Health Technology Assessment
The Health Technology Assessment (HTA) program at the Institute of Health Economics (IHE) is the provincial focus for HTA activities in Alberta. The program examines a range of topics for health technology assessment; explores a variety of efforts to increase collaboration and strengthen the assessment processes, as well as a number of approaches for effective dissemination and impact of its findings. It is funded by Alberta's Ministry of Health and Wellness through a five year agreement.
IHE hosts the Secretariat for Health Technology Assessment International (HTAi) and the former Editorial Office of the International Journal of Health Technology Assessment. The Institute is a member of the International Network of Agencies for Health Technology Assessment (INAHTA) and the World Health Organization's Health Evidence Network (WHO HEN).
The Institute's HTA program
- Supports health policy and practice with the best available evidence
- Works to increase capacity for HTA in Alberta
- Builds collaborations with Alberta's academic, research, and policy communities, and with the national and international community of researchers in HTA
- The staff at IHE consists of experts in health economics, epidemiology, biostatistics, health policy, biomedical engineering, literature searching techniques, and general medicine.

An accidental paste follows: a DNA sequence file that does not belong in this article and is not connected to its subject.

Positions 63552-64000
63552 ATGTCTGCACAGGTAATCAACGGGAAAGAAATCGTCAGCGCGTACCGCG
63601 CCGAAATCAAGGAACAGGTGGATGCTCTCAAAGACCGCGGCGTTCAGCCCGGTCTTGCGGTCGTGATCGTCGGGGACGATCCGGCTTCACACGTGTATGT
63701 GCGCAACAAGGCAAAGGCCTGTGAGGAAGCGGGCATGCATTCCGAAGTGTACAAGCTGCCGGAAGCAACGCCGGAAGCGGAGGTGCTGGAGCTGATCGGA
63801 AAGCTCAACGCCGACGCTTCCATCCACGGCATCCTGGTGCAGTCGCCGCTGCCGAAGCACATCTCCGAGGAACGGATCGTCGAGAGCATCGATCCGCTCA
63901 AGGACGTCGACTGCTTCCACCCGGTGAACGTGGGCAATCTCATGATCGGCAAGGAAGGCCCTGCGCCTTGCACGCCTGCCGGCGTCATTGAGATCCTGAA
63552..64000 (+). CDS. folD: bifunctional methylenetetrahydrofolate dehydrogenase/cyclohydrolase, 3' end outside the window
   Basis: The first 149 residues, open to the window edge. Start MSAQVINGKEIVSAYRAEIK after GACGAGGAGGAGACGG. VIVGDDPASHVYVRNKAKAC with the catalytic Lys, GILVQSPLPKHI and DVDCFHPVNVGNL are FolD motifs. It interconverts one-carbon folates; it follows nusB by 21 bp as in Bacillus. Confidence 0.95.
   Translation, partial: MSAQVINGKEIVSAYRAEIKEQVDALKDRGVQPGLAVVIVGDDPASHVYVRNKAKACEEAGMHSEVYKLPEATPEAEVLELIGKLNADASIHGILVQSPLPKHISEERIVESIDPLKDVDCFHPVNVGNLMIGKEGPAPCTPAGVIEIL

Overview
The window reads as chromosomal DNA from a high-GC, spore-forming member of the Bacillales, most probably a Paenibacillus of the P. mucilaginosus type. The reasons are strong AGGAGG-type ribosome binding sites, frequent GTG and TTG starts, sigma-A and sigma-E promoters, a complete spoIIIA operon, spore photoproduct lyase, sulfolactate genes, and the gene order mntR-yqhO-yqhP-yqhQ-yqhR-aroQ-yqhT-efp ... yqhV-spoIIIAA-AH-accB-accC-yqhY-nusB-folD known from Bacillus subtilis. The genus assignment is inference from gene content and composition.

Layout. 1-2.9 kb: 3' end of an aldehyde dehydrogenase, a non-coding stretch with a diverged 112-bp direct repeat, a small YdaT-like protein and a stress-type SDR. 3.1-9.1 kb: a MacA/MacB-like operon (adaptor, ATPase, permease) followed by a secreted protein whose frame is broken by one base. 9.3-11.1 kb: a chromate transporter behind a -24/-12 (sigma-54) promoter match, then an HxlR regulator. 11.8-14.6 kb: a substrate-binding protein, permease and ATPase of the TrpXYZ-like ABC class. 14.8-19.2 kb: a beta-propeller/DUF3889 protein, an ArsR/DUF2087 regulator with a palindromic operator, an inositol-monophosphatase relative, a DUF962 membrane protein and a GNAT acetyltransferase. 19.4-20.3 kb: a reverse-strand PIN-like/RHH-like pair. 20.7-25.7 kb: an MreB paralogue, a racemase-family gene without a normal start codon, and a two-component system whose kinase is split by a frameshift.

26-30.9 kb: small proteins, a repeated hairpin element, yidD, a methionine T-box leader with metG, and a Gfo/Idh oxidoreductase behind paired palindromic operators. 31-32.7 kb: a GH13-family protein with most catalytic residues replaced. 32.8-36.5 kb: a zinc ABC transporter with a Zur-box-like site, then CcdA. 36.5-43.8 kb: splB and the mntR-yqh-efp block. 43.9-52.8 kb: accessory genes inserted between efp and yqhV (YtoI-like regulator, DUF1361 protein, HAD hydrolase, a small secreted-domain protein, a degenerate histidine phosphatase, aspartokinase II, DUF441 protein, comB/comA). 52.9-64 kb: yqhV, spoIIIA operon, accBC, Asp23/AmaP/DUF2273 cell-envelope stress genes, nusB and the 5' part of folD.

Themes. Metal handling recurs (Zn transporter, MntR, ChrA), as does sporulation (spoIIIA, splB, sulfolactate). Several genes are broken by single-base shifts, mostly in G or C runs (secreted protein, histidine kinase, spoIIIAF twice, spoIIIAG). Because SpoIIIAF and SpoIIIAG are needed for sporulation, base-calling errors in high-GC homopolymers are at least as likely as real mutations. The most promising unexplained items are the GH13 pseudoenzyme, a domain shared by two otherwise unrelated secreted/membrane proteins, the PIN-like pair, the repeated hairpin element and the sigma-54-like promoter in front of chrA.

HTA projects that IHE undertakes use a team approach, inviting clinicians and researchers at educational institutes and in practice settings, and other experts provincially, nationally, and internationally, to collaborate with IHE staff.
The selection of topics for health technology assessment come as a result of internal and external discussions and priority setting, but mainly through the Alberta Health Technologies Decision Process which is the provincial mechanism for the introduction, diffusion, and use of publicly funded health care technologies.
IHE is open and accessible to the entire health care community in Alberta and welcomes requests from other provinces and countries for collaboration on topics of mutual interest.
IHE produces different types of HTAs: from comprehensive assessments of the many technologies, programs, and interventions used to prevent, diagnose, treat and manage major diseases (which may take several years to complete). to rapid assessments, which usually take up to three months to complete.
Dissemination and Impact
IHE makes use of a number of means to distribute, disseminate, and increase the impact of evidence. These include traditional approaches such as publications in scientific journals, conference presentations, web-based communications, media releases, workshops, seminars, and other educational activities. Some special dissemination activities include:
- A new health book series published by Wiley that included three volumes in 2008
- An Ambassador Program for knowledge transfer in Alberta. The program's intial focus is on chronic pain; however, the intention is to broaden it to many more topics.
- A Consensus Development Conference Program to disseminate findings from research. This type of conference has a unique format like that of a court hearing, which generates a statement that can quickly be put into policy and practice.
The HTA program for the future aims at:
- Ensuring greater provincial coordination of health technology assessment
- Involving many more stakeholders in both its projects and its dissemination activities
- Conducting evaluations in coverage with evidence development
- Engaging in more comprehensive assessments (Comparative Effectiveness)